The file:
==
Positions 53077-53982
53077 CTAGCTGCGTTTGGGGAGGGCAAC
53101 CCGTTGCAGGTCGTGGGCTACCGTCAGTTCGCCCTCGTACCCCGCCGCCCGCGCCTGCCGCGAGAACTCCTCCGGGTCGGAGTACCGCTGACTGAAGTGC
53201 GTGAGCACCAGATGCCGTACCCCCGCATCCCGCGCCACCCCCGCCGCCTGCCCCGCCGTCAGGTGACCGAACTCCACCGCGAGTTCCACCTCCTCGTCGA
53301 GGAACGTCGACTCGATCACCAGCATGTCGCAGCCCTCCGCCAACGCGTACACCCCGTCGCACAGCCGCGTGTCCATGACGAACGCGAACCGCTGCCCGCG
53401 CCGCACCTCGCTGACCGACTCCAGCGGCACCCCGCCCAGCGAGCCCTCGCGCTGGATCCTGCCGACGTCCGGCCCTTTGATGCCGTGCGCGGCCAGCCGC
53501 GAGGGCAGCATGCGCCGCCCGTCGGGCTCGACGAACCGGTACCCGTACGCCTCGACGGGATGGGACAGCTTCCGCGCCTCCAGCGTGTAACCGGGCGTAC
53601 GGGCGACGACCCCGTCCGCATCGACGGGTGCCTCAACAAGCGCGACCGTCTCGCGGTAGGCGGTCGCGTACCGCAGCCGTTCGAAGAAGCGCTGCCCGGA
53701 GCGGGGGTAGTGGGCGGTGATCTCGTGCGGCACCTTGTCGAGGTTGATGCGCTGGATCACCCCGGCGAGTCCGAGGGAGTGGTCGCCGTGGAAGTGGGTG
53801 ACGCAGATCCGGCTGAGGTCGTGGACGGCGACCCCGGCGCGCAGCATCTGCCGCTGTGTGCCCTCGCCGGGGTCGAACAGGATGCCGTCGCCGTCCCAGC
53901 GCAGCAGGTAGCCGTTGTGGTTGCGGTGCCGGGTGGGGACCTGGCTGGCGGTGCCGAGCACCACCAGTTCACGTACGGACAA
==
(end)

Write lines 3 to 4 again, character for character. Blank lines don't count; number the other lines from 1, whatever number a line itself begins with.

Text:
53101 CCGTTGCAGGTCGTGGGCTACCGTCAGTTCGCCCTCGTACCCCGCCGCCCGCGCCTGCCGCGAGAACTCCTCCGGGTCGGAGTACCGCTGACTGAAGTGC
53201 GTGAGCACCAGATGCCGTACCCCCGCATCCCGCGCCACCCCCGCCGCCTGCCCCGCCGTCAGGTGACCGAACTCCACCGCGAGTTCCACCTCCTCGTCGA